The problem of calendar anomalies became relevant for understanding stock market behavior effects and financial fluctuations. Until recently, the research was based on the premise that financial markets are self-regulating and stable entities, and financial results can be predicted by rational calculations. But recent research shows that stock markets are the object of certain economic anomalies, among which researchers point to widespread calendar anomalies.
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Calendar anomalies may occur when there is significant temporal change, which can occur yearly, daily, or weekly. These anomalies are easy to detect, but their examination and elaboration of necessary instruments for their prevention present more difficult tasks.
This research paper focuses on the analysis of calendar effects in the Karachi and Bombay stock markets. Relying on general research of this topic attempt is made to apply it to the realities of these markets, taking into consideration their special conditions.
The recent research of financial markets centered on various types of calendar anomalies. The analysis of January effect made by Rozeff and Kinney (1976) showed that returns on the stocks are higher at the beginning of the year (in January) than in any other period. This was shown in the analysis of the New York Stock exchange functioning during 30 years. This effect is often explained in fiscal policy terms on the part of investors. The sales at the end of the year presuppose fiscal loss since the listed prices are reduced in view of the purchase price. The Karachi and Bombay stock markets, as noted by Arumugam (1998), experience such events. We use his findings and the general research on the problem to analyze the contours of these phenomena in Indian and Pakistani stock markets in view of their recent liberalization.
Another calendar anomaly that we discuss in this paper in application to Karachi and Bombay stock market realities is the so-called turn-of-the-month effect. As Ariel notes, the end of the month can cause changes to behavior which produces high purchasing activities. In Indian and Pakistani stock exchange markets, this effect is quite obvious from the last of the fiscal year during the next six months. This case is explained in the paper by the higher liquidity of assets at the beginning of the year, which characterizes emerging liberalized markets such as Karachi and Bombay stock exchanges. This effect is deeply tied with other effects of the beginning of the year, such as the January and New Year effect, which is taken into consideration in the analysis of empirical data of the discussed stock markets. As Shashikant and Arumugam (1999), the dissemination of this effect in Indian and Pakistani stock markets can be explained by the dominance of free-floating and liberalized assets which can be an object of bullish demand.
Another calendar anomaly that we examine in application to Karachi and Bombay market is called the weekend effect. This effect causes high purchase activity and high returns on Friday. The relevance of this effect was analyzed by such financial analytic as Schwert (2002) in his study of the New York Stock Exchange operations for the period 1885-2002. In Karachi and Bombay stock, as Madhusoodanan (1997) shows, the negative effects of the weekend phenomenon was neutralized due to sufficient information program on this issue. Brokers and investors who came to know more about the consequences of the weekend effect significantly changed their behavior.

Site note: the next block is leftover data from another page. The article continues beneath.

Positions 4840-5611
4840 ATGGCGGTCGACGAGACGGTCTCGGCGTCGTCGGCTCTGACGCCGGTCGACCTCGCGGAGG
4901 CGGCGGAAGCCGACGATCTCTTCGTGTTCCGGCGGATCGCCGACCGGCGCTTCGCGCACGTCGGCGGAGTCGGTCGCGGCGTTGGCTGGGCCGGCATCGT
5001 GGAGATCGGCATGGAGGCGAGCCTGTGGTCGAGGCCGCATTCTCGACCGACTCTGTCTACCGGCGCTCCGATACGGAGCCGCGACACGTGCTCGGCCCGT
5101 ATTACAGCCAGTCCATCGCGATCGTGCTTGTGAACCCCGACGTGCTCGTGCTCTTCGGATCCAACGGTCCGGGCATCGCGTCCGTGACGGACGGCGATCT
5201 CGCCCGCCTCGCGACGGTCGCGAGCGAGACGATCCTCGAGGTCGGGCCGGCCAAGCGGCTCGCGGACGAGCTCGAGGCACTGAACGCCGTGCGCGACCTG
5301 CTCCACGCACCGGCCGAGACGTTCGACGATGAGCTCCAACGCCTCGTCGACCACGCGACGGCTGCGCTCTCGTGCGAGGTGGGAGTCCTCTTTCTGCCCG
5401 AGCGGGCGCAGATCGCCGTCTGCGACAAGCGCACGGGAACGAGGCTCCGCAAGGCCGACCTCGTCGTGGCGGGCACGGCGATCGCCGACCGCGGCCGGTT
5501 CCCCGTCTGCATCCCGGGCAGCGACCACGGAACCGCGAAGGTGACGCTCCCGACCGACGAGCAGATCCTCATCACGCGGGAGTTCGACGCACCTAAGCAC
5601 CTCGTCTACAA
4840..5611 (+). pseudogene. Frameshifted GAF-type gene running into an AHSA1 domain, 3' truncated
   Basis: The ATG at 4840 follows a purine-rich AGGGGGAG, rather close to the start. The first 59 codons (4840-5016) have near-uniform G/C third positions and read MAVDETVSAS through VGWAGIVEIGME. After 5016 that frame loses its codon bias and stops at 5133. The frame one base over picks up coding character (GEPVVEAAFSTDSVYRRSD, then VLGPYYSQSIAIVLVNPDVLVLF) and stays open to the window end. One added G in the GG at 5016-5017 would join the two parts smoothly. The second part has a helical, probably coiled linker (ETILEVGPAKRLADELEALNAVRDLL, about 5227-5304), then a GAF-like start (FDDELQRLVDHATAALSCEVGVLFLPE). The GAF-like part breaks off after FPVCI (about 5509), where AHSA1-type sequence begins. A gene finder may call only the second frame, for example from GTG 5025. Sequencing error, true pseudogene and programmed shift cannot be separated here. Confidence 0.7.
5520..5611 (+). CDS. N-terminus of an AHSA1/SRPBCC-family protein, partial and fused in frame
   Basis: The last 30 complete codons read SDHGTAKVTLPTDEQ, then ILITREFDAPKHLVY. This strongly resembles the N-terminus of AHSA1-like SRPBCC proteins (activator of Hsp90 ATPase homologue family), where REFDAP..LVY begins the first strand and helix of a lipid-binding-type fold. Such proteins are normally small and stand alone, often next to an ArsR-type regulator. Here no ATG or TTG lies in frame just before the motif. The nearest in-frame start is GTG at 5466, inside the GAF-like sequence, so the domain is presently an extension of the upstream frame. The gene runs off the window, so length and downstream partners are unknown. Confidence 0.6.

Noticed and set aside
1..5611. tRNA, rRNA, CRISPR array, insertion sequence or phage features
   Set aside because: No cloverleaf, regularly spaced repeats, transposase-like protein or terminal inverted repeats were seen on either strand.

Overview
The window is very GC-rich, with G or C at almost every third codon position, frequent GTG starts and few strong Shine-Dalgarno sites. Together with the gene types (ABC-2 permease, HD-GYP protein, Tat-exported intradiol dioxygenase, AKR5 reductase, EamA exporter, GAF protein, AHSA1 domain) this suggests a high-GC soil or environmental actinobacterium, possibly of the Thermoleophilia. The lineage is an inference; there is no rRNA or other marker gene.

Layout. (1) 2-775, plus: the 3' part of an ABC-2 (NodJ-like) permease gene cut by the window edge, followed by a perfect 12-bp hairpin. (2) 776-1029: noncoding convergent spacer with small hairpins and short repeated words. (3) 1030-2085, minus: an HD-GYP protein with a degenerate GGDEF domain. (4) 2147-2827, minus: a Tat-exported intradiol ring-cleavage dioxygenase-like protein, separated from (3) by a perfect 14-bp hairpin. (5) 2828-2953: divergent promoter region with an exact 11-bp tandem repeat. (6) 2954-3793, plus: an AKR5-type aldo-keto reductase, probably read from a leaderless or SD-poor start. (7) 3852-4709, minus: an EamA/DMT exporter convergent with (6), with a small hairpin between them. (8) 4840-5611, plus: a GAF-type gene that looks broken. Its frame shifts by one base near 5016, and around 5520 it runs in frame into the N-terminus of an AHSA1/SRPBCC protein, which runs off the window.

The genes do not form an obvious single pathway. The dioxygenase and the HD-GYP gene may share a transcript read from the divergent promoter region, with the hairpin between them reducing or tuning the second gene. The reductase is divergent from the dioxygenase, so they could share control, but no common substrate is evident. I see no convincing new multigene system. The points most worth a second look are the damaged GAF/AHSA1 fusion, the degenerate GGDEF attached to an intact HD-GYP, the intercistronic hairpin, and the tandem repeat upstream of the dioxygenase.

The best way to examine the weekend effect is to utilize Bombay Stock Exchange and Karachi Stock Exchange Indices. This approach is developed by many contemporary Indian and Pakistani scholars as diverse as Arumugam, Madhusoodanan, and Madhusoodanan.
Besides the abovementioned calendar effects, there some others that occur in the discussed markets. Among them, one should mention the holiday effect. According to
Ho R. and Y. Cheung (1994) this anomaly has to do with price quotations in the days that precede market closures in infra-week holidays. This effect in India and Pakistani stock markets showed higher returns when it took place on Friday and lower when it occurred in the period from Friday to Monday. This effect is even stronger if it occurs on national holidays such as the Day o Independence or New Year Day.
Besides this evidently economic and behavioral effect the study deals with uneasy to predict effects such as the Good Day Sunshine Effect. This effect concerns cause price variations which depend on the psychological conditions of investor which are in their turn tied with weather conditions (Ho and Cheung 1994). The judgments and investors’ action while influenced by economic calculations sometimes are sustained by feelings and emotional conditions which are not so easy to predict. In Karachi and Bombay these situations are widely registered by the abovementioned scholars. Based on the wide empirical data derived from these stock markets it is possible to assess the level and intensity of this effect and its role in overall deviations of economic activities.
Other effects that occur in Karachi and Bombay stock exchanges relate to daylight saving effect and additional not so widespread deviations, which this research deals with. The comprehensive assessment of calendar anomalies requires analysis of all adequate empirical data on these markets, which will be realized in the next chapters.
- Ariel, R.1987, ‘A monthly effect on stock returns’, Journal of Financial Economics, Vol. 18, 161-174.
- Arumugam, S. 1998, ‘High Stock Returns Before Holidays: New Evidence from India’, UTI-ICM Working Paper No.11,
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